• Ongoing: Further training needs to be tailored to the individual and their job, thinking about the information they need in order to work safely. Training will be particularly relevant when there are changes of job, new working methods or new equipment being used.

Training yourself - risk assessment

As an employer, you need to ensure that you comply with health and safety regulations, as well as your staff.

You will need to:

  • assess what and where your main risks are
  • identify what more needs to be done to control them
  • plan and organises implementation of these controls
  • regularly monitor and review their effectiveness.

The business benefits

While health and safety training is a legal obligation, investing in it can also have a positive effect on your business:

  • Saving time and money through less cost and time wasted through sickness absence, compensation claims, damage to equipment and premises, and lost working time.
  • Improved staff morale leading to better service, commitment, motivation and staff retention.

HSE checklist

The HSE analyses the main causes of injuries reported from the catering sector, which includes pubs, and suggests a series of simple checks to include as part of training your staff to be aware of health and safety issues.

Slips and trips​Accounts for 30 per cent of all injuries reported to the HSE by the catering sector, but 75 per cent of major injuries

  • measures to avoid spillage and leakage onto floor
  • measures to clear up spillages and dry floor immediately
  • cleaning when catering is not in progress
  • drying wet floors after wet cleaning
  • no obstacles in walkways
  • no uneven floorways

Handling​Accounts for 29 per cent of reported injuries

  • exposed edges of blades securely covered during cleaning
  • avoid lifting items which are too heavy (eg pans, trays, packages, furniture)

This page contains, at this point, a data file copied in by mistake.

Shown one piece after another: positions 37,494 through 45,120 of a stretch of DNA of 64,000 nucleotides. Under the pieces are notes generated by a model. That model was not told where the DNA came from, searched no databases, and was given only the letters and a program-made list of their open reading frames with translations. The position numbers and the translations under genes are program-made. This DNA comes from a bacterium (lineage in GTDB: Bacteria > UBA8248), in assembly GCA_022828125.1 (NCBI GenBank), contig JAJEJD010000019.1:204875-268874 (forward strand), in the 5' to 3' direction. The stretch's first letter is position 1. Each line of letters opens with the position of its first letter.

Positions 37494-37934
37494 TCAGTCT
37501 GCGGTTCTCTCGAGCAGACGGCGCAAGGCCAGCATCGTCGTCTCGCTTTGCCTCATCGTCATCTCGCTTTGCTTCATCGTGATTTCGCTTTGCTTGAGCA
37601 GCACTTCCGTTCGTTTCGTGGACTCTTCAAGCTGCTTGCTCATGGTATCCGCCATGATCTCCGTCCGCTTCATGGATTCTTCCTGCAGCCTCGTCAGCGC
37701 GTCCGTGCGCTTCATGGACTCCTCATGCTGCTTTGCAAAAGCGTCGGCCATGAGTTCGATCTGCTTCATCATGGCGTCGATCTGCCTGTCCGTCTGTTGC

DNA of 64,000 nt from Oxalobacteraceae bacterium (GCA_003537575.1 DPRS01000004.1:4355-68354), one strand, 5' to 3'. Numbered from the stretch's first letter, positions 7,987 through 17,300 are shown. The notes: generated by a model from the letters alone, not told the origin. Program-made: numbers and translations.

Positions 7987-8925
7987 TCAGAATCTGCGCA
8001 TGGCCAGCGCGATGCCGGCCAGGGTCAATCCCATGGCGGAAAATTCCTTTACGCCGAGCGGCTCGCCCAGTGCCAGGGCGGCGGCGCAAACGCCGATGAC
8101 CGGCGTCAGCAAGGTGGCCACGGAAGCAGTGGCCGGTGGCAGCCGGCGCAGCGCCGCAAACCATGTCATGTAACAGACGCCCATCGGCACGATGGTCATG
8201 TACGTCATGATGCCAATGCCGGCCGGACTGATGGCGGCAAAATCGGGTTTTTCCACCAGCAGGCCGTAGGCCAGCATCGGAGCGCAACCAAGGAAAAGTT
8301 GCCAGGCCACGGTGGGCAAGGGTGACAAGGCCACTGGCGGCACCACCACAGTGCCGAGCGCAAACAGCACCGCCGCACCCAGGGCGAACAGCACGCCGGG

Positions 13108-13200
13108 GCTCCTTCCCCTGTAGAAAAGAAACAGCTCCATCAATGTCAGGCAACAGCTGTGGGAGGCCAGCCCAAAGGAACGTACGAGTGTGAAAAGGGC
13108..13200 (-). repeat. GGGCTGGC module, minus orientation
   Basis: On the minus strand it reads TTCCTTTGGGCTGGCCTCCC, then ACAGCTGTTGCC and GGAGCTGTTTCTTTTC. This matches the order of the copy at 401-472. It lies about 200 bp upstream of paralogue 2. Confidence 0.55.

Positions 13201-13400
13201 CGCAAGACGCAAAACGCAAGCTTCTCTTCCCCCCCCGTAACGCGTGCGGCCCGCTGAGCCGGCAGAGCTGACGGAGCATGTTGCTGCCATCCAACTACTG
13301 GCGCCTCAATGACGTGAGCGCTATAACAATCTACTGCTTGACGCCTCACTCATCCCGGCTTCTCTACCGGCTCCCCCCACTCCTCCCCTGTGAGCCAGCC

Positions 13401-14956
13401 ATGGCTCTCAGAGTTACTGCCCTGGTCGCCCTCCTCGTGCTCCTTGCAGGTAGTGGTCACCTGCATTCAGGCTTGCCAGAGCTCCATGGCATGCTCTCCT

• avoid lifts which involve reaching up too high or too low

Walking into objects​Accounts for four per cent of reported injuries

  • avoid crowded conditions

Machinery​Accounts for three per cent of reported injuries, the main culprits being kitchen slicers

  • ensure machinery is properly guarded, especially food slicers, mixers, vegetable cutting machines and catering attachments

Exposure​16 per cent of reported injuries arise from exposure to hazardous substances, hot surfaces and steam

  • good maintenance of steam equipment and devices
  • avoid carrying hot liquids and materials if there is a risk of spillage/splash
  • safe procedures and training and supervision for opening steam oven doors
  • safe systems of work, training and supervision in the use and storage of cleaning substances
  • safe procedures for cleaning and draining fat fryers
  • avoiding horseplay

Struck by moving articles​10 per cent of reported injuries fall into this category, which includes injuries with kitchen tools such as knives

  • safe selection, training and supervision in the use of hand knives
  • secure accessible storage for materials
  • appropriate methods of handling goods and unloading vehicles etc
  • secure equipment so it cannot topple
  • training and awareness in placing articles so they do not topple when placed on work surfaces
  • avoid horseplay

Falls​Accounts for 1.8 per cent of reported injuries, but the second most significant cause of major injuries after slips

  • check condition of stairways
  • avoid need to stand on objects to reach articles

Further information

Your local authority will have a health and safety adviser who will visit your premises and offer advice where necessary.

The Health and Safety Executive can offer advice and has a range of publications:HSE information line: 08701 545500Websit